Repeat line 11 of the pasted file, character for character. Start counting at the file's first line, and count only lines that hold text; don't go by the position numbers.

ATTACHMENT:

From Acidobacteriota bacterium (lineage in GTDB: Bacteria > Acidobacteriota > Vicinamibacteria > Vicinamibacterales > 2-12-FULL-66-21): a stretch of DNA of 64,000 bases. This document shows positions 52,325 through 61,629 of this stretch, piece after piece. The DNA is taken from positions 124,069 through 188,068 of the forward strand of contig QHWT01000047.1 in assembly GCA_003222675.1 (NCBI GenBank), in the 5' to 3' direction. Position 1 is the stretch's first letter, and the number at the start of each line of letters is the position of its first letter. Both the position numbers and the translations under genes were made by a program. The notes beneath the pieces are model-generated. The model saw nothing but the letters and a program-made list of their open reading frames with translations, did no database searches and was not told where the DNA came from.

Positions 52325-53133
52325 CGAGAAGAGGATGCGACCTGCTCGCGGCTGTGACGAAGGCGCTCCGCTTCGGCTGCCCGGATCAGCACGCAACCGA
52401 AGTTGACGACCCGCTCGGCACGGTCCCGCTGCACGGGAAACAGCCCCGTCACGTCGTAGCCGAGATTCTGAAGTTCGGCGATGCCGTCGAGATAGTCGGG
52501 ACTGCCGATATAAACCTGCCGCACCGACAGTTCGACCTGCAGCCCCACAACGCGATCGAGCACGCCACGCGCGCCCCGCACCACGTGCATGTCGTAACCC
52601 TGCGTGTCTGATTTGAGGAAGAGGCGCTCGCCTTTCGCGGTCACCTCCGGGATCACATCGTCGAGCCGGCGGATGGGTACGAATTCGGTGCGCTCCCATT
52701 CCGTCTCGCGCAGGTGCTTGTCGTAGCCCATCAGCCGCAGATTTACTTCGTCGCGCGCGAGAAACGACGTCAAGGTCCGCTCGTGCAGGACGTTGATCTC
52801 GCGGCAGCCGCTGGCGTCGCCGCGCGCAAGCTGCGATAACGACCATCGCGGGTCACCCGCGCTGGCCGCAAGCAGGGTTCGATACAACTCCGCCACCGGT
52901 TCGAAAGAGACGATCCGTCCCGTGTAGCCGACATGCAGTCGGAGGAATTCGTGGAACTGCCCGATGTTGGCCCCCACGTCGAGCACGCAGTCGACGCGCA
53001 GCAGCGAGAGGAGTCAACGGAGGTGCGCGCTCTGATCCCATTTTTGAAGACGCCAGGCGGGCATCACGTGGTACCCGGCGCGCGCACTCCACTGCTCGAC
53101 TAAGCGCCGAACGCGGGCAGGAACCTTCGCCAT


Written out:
53101 TAAGCGCCGAACGCGGGCAGGAACCTTCGCCAT